SPONSORED:

Treasury announces sanctions on Saudi officials following Khashoggi report

The Treasury Department on Friday rolled out new sanctions against Saudi officials after a government report was released detailing their involvement in the killing of U.S.-based journalist Jamal Khashoggi.

The sanctions target Ahmad Hassan Mohammed al Asiri, Saudi Arabia’s former deputy head of the General Intelligence Presidency and Saudi Arabia’s Rapid Intervention Force (RIF) over their roles in Khashoggi’s killing in Istanbul in 2018. The Treasury Department said al Asiri was the “ringleader” of the assassination and coordinated the killing with Riyadh, and several members of the hit squad that murdered Khashoggi were members of the RIF. 

Khashoggi was a prominent critic of Riyadh and columnist for The Washington Post who lived in Virginia.

ADVERTISEMENT

“Those involved in the abhorrent killing of Jamal Khashoggi must be held accountable. With this action, Treasury is sanctioning Saudi Arabia’s Rapid Intervention Force and a senior Saudi official who was directly involved in Jamal Khashoggi’s murder,” said Treasury Secretary Janet YellenJanet Louise YellenTreasury announces COVID-19 relief oversight office Washington Post reporter explains how taxes in Biden infrastructure plan would affect multinational corporations Republicans can't handle the truth about taxes MORE.

“The United States stands united with journalists and political dissidents in opposing threats of violence and intimidation," she continued. "We will continue to defend the freedom of expression, which is the bedrock of a free society.”

Friday’s sanctions freeze any assets in the U.S. owned by al Asiri or the RIF and bar anyone in the U.S. from doing business with them. The authority of the sanctions is based on the Global Magnitsky Human Rights Accountability Act, which seeks to punish those who violate human rights.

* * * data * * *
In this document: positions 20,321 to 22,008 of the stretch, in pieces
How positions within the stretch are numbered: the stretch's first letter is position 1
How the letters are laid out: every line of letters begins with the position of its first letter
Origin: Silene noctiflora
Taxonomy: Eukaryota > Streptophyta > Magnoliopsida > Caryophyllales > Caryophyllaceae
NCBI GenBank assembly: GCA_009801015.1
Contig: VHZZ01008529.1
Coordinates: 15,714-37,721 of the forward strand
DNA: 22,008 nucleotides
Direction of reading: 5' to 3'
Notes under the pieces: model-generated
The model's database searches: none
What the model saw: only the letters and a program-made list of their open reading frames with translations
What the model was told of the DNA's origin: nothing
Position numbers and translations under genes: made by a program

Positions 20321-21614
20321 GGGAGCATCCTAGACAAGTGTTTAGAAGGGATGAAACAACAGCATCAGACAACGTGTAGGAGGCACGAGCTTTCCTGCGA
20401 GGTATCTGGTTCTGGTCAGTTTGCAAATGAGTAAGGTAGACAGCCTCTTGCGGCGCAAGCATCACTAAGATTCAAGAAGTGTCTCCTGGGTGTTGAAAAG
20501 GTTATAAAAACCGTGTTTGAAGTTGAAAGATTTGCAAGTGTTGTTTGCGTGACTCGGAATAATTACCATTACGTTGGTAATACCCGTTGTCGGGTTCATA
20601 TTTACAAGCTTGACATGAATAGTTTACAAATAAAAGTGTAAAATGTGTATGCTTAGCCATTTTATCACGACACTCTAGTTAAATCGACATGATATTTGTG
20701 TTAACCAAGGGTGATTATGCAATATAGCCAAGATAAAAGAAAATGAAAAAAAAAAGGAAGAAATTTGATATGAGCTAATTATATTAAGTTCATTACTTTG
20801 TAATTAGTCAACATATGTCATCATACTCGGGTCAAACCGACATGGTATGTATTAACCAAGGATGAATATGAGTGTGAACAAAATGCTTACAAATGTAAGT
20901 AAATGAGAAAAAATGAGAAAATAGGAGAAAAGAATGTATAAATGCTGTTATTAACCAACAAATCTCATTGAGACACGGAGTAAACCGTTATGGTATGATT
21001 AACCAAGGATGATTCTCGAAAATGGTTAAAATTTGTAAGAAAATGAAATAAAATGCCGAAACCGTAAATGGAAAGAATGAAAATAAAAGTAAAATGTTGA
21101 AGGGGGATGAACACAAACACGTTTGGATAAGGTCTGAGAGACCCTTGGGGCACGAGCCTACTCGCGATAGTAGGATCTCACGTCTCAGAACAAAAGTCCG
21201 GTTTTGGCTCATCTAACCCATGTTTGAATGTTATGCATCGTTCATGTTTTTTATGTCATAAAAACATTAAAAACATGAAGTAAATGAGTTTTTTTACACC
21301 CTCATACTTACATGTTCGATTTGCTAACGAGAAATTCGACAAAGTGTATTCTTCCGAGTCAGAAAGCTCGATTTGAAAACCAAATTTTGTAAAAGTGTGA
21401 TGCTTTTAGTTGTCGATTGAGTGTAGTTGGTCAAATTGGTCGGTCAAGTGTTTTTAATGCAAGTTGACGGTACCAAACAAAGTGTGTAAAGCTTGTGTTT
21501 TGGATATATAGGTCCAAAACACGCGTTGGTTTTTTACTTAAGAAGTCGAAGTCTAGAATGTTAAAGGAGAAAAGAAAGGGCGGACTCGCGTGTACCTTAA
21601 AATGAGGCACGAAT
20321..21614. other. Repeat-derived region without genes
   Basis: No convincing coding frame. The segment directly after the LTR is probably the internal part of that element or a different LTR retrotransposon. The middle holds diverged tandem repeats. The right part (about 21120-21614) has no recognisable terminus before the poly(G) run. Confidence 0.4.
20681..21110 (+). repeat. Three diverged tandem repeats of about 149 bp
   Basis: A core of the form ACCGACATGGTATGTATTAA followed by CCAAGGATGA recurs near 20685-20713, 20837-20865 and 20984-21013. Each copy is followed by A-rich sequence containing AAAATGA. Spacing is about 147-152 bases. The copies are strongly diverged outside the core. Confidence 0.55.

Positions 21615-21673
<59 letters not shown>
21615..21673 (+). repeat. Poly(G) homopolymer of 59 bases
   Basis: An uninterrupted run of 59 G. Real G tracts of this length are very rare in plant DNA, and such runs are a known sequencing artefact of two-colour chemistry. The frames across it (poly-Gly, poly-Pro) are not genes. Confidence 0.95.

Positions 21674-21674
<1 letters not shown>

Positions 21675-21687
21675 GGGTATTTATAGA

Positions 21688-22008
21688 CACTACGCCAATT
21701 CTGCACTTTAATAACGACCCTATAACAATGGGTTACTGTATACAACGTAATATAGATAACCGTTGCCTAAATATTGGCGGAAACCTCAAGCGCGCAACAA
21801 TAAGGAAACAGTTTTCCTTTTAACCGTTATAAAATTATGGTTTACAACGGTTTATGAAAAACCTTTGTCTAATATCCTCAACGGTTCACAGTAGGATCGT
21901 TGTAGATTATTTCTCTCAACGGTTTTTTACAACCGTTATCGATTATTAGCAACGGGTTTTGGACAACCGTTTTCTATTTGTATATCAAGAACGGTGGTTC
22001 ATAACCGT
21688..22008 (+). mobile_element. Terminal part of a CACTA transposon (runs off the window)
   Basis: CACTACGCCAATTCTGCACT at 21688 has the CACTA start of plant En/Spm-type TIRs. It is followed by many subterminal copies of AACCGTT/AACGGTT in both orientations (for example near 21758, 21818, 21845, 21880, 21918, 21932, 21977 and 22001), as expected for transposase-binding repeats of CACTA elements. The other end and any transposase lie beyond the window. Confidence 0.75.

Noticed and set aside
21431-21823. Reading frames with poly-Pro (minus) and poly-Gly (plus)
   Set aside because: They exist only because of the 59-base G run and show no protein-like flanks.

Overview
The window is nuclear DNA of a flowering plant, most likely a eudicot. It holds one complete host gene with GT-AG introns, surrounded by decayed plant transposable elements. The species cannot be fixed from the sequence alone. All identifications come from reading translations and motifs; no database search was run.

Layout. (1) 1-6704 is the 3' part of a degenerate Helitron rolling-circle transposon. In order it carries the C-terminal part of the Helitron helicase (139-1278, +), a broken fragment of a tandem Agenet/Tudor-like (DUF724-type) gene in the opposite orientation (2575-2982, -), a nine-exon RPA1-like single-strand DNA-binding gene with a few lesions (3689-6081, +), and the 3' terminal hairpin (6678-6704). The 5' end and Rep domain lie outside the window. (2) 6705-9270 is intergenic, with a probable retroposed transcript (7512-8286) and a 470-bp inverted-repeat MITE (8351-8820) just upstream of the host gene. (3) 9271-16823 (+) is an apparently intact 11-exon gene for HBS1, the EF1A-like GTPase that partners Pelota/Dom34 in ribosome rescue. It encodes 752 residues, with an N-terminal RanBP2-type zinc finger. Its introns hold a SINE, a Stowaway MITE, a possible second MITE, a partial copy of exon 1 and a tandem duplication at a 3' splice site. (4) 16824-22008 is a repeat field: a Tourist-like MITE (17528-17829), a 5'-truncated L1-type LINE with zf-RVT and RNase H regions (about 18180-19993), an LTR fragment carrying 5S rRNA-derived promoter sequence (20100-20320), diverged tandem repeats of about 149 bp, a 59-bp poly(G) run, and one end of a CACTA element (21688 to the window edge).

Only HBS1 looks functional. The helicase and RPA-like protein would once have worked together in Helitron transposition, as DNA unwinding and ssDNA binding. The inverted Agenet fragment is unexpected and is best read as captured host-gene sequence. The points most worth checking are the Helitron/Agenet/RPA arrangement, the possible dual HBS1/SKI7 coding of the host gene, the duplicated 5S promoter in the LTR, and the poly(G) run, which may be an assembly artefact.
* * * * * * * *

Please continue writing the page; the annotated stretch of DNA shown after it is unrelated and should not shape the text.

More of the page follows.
The sanctions come shortly after the Office of the Director of National Intelligence released a government report saying that Saudi Crown Prince Mohammed bin Salman approved Khashoggi’s murder. The conclusion was based on “the Crown Prince's control of decisionmaking in the Kingdom, the direct involvement of a key adviser and members of Muhammad bin Salman's protective detail in the operation, and the Crown Prince's support for using violent measures to silence dissidents abroad, including Khashoggi.” 

Khashoggi was killed in the Saudi consulate in Istanbul where he was trying to obtain documents for a marriage license. Turkish authorities have said they believe Khashoggi was strangled upon his arrival and later dismembered in an attempt to hide his body.

The release of the report was highly anticipated, particularly given President BidenJoe BidenHouse panel approves bill to set up commission on reparations Democrats to offer bill to expand Supreme Court Former Israeli prime minister advises Iran to 'cool down' amid nuclear threats MORE’s stated desire to “recalibrate” the relationship with Saudi Arabia. 

The report’s release, which was later accompanied by the sanctions and visa restrictions against 76 Saudis believed to be engaged in threatening dissidents overseas, marks a departure from the Trump administration, which refused to say in public that the crown prince was behind Khashoggi’s murder.